So what is my best guess at who Vegas plucks from the Flyers?

I think it will be a toss-up between Laughton and Raffl. I suspect the Flyers will re-sign Weal before the draft and then protect him, or have a verbal understanding they'll sign him after the expansion draft. Both parties appeared interested in him coming back.

My pick? Let's go with Laughton, a former first-round pick who turns 23 on Tuesday.

Laughton hasn't panned out as the Flyers hoped. He spent last season in Lehigh Valley and both Leier and Weal earned call-ups over him. I think that is a telling sign here.

So I'm predicting Laughton going to Vegas, where a change of scenery helps him out and the Golden Knights get a young forward that can slot into a third- or fourth-line role and still has upside.

Hall
There's a lot to the expansion draft — tons of possibilities and things can still change before June 21 that could impact the Flyers' decisions.

Albeit unlikely, Steve Mason could re-sign, which would obviously affect the Flyers' protection plan at goalie. Assuming that doesn't happen, I think the Flyers protect Neuvirth, especially considering Stolarz's health is in question this offseason and he may not be the true goalie of the future. Stolarz is also a pending restricted free agent, so he'll have to receive his qualifying offer from the Flyers before the expansion draft.

Now, let's say the Flyers go with the seven-forward, three-defensemen approach.

The blueliners are pretty clear: Gostisbehere and Gudas will be protected, as it comes down to MacDonald and Manning. I feel the organization thinks a bit more of MacDonald and his versatility compared to Manning, whose two-year deal last summer was likely strategic on the Flyers' part in planning for this expansion draft.

As for the forwards, Giroux, Voracek, Simmonds, Schenn, Filppula and Couturier are staying put. I believe Weal will be re-signed and protected.

Ultimately, I could see Raffl being Vegas' choice. At 28 years old, he's not super young or inexperienced, but also not old by any means, and the winger can play all four lines because of a well-rounded game that complements different styles.

Raffl's injuries last season (abdominal, knee) may cause red flags. At the same time, the Golden Knights should be intrigued by the two seasons prior in which Raffl played all 82 games of 2015-16 (and was a plus-9) after scoring a career-high 21 goals in 2014-15.

A loss of Raffl wouldn't be ideal, but not as damaging given the Flyers appear to be gaining more depth and youth at forward.

Paone
June 21's expansion draft will be the biggest wild card of the NHL summer. And that's not just some corny pun because it involves an expansion team from Vegas.

It'll be the first piece of player movement during the offseason, coming before the entry draft and free agency. But since it will be the first piece of player movement of the offseason, it will help mold how the Flyers and the rest of the teams around the league approach their summers.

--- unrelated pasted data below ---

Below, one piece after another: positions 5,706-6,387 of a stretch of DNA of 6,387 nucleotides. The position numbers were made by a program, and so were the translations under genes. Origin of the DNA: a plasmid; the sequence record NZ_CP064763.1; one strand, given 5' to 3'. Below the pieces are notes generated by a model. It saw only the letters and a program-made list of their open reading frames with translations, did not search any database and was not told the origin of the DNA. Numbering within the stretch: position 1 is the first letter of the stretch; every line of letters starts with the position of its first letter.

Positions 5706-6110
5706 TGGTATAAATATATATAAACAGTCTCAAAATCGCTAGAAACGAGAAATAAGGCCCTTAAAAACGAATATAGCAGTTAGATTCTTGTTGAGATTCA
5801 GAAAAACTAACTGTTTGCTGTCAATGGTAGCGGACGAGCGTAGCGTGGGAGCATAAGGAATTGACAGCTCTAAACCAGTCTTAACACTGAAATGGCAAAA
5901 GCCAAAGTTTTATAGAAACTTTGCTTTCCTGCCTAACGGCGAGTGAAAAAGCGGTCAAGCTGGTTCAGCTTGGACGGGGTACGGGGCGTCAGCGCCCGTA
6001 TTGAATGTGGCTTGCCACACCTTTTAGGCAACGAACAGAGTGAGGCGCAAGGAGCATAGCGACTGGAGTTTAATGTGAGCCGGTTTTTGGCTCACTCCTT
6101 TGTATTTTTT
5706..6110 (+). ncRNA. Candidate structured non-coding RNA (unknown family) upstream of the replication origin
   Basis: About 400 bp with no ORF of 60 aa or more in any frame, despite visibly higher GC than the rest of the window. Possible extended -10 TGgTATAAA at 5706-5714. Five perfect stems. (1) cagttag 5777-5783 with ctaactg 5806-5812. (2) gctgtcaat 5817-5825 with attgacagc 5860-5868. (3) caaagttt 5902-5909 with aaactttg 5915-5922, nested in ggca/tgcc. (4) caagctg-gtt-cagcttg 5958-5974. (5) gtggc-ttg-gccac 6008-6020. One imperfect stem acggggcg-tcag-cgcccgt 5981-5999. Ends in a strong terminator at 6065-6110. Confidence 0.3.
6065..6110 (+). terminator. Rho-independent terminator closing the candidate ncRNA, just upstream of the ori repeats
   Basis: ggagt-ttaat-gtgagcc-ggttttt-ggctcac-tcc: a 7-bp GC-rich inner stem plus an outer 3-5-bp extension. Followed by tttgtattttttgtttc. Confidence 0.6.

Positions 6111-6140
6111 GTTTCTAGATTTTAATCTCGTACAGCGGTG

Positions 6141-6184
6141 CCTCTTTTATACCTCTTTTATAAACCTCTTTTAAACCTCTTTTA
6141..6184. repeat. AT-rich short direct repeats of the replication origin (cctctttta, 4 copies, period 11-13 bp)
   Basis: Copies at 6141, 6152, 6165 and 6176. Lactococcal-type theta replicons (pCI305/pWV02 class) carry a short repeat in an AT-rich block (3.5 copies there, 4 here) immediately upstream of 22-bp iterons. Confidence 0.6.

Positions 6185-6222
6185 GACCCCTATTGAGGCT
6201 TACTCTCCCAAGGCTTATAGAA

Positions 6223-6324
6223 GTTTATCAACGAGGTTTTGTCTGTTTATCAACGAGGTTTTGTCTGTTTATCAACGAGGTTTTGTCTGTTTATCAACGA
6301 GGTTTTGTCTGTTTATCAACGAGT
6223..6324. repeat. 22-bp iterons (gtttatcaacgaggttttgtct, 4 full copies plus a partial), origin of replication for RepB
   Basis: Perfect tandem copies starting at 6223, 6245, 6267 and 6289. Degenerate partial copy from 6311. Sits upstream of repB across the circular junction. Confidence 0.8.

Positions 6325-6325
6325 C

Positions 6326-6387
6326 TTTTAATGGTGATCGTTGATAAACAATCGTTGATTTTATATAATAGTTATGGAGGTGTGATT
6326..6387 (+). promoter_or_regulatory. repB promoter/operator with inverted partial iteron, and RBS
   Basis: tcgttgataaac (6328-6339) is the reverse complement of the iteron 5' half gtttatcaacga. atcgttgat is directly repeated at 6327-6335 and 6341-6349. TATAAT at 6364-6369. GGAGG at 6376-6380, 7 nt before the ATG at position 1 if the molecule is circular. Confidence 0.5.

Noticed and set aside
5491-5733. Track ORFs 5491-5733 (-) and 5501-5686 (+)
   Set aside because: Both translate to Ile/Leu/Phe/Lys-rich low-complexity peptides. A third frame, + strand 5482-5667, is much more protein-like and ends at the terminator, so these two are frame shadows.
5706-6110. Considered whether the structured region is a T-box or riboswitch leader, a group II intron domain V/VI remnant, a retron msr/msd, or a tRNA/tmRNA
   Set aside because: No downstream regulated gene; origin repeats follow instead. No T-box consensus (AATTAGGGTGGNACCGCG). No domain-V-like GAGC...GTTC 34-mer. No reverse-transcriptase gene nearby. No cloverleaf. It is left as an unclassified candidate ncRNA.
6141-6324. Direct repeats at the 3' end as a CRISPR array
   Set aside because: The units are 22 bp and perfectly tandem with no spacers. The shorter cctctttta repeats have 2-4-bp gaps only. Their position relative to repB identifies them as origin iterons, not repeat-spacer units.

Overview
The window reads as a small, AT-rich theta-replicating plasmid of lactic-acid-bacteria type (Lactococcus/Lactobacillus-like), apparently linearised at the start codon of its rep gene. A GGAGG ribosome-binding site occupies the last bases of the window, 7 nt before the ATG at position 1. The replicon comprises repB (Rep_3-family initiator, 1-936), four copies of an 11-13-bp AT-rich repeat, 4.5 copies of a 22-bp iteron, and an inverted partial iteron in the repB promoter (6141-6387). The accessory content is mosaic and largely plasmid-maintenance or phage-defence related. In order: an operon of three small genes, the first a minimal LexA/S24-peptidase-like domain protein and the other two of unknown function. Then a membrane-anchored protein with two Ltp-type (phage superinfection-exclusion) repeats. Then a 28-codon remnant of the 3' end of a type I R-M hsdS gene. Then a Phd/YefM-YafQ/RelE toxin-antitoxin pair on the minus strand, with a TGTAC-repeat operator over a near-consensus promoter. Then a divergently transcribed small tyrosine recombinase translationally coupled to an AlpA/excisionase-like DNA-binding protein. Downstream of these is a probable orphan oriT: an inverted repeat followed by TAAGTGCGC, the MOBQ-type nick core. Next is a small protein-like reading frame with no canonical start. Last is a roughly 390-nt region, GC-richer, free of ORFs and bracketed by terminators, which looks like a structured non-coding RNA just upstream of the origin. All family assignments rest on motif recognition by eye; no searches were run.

None of the Flyers' "big guns" will be on the move and my gut tells me the Flyers will be protecting Neuvirth as they want him to shoulder the starting load this coming season.

We don't know exactly what Vegas is looking for in the expansion draft because general manager George McPhee is keeping that close to the vest. But if I'm the Golden Knights' GM, youth is at the top of my wish list.

That leaves three Flyers to stick out in my mind — Weal (25), Cousins (turns 24 in June) and Laughton (turns 23 on Tuesday).

After the sparkplug Weal was down the stretch with eight goals and four assists in 23 games, the Flyers should reach a new deal with the UFA and keep him in Philadelphia.

That leaves Cousins and Laughton.

My instinct tells me Vegas will gamble (sorry, still getting used to this whole Vegas having a team thing) on Laughton, a former first-round pick.

There's a reason he was a first-rounder in 2012. The guy can play, even if he hasn't shown it consistently in Philadelphia. But remember he's been yanked back and forth between the AHL and NHL on numerous occasions and when he's been with the big club, he's either been in the press box as a scratch or been tossed back and forth between center and wing. That constant instability in both level and position can be detrimental to a young player. Vegas would give Laughton a fresh start, a fresh home and some fresh stability.

Plus, I know there are only so many protections to go around, but Cousins is a guy the Flyers should want to keep around. Just 16 points (six points, 10 assists) in 60 games isn't good enough offensively, but not many Flyers were great offensively last season. Everyone needs to be better there. But Cousins has that pest intangible that can be so effective, especially in the rugged Metropolitan Division, where basically every game is a rivalry game. It's a good quality to have.